Is elderly care provision the next growth sector for the development industry? And do elderly care facilities face the same planning hurdles as their residential competitors?

If the latest figures from the Office of Budget Responsibility are anything to go by, the provision of retirement accommodation and elderly care facilities is likely to require a similar level of attention as the c. 250,000 new homes that need to be built year-on-year.

The OBR estimates that by 2065, over a quarter of the population of England and Wales will be over 65. This constitutes an 18% increase on the current proportion of elderly citizens and will undoubtedly put a far greater strain on government spending as a result.

Estates Gazette recently reported that there is ‘enormous potential’ in the extra care retirement housing model, citing the low level of UK market penetration (0.5%) compared to higher levels in places like the US (14%) as an indication that far more is to come from existing providers and those that will seek to obtain a piece of the proverbial pie.

The British Property Federation (BPF) have entered the fray and urged the government to encourage private developers to build more care facilities in aid of relieving pressure on the NHS and local authorities. The BPF’s latest report advises that local authorities should include care facility provision in their local plans and even allocate specific sites near hospitals for development.

It is irrefutable that people are living longer in the UK, and as current housing stock does not accommodate many of the intricacies of elderly living, tomorrow’s population is going to grow dependent on residential accommodation that also provides the requisite care and support.

So yes, it does seem we’ve have stumbled upon a significant growth area.

But what of the intricacies of delivering these developments in practical terms?

The various constraints of the planning process are regularly cited as obstacles to meeting the (somewhat intimidating) housing targets put before us. However, residential care facilities are often devoid of some of the issues that pervade other use classes.

Having worked on a number of planning applications for elderly care facilities, we at Snapdragon have seen first-hand – particularly from the point of view of local communities – that a 60 bedroom elderly care facility in the Green Belt, is a much preferred prospect in certain areas than say, a normal residential development or a block of student housing.

Elderly care facilities boast a number of perceived benefits over traditional residential schemes. Residents are seen as quieter and less prone to antisocial behaviour. Residents do not typically drive their own cars or do so infrequently, reducing potential impacts on local traffic congestion. The facilities create full-time and part-time jobs and are often pillars of the local community, drawing on small local businesses to provide products and services to the residents.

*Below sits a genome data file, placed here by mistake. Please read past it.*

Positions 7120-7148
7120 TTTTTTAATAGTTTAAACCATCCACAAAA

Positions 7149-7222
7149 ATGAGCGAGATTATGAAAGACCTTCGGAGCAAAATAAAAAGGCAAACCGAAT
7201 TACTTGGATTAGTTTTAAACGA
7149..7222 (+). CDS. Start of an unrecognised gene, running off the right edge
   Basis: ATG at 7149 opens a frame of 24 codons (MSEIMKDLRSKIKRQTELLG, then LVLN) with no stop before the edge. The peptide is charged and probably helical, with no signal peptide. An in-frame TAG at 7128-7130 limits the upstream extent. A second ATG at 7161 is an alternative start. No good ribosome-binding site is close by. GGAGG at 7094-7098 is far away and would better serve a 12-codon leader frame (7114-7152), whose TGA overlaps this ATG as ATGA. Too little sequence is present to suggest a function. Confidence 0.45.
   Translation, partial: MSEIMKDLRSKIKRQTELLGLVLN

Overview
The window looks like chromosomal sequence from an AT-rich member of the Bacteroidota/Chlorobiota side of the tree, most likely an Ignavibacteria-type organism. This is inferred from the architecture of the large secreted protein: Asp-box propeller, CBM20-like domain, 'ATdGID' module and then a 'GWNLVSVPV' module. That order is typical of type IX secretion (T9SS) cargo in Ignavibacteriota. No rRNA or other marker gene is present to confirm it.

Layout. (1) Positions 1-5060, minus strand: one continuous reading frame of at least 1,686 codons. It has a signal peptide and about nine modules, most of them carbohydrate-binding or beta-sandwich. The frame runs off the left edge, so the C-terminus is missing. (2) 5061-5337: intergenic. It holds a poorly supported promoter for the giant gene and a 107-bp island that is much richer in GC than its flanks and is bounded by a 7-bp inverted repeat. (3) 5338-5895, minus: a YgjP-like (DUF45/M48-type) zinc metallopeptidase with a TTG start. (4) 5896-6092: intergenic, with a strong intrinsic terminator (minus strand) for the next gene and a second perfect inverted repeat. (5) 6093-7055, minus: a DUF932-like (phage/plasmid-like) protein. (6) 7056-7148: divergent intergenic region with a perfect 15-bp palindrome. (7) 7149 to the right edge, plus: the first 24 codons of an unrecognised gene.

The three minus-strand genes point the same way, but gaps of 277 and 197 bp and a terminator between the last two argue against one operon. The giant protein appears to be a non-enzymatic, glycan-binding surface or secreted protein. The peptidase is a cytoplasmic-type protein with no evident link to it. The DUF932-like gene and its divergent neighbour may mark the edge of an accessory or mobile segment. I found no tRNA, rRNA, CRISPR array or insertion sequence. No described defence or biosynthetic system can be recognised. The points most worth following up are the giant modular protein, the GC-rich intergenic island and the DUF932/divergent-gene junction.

Crucially, for many would be developers, applications for care facilities can be exempt from providing affordable housing and Community Infrastructure Levy (CIL) contributions, depending on the borough in which they are being determined. This not only brings down the costs associated with the applications, but is also likely to reduce the timescales involved.

Retirement villages and care facilities also sit within an advantageous emotional space. These developments appeal to those in later life, by providing an opportunity for them to remain in the communities in which they have lived and forged relationships. They also appeal to those that cannot offer their loved ones the progressive and consistent support that they need at home.

A 102 unit dementia care facility was recently approved unanimously by Wandsworth’s Planning Application Committee and – despite its size and prominent location – drew a significant level of support from residents across the borough. Committee members also failed to find fault with the use-class in light of concerns about density and height. A similar flatted scheme may not have received such a warm reception.

The prospect of entering into this market is therefore a compelling one, and we will likely see new and existing providers occupying more front pages in the trade press.

This is certainly a Saga to keep an eye on.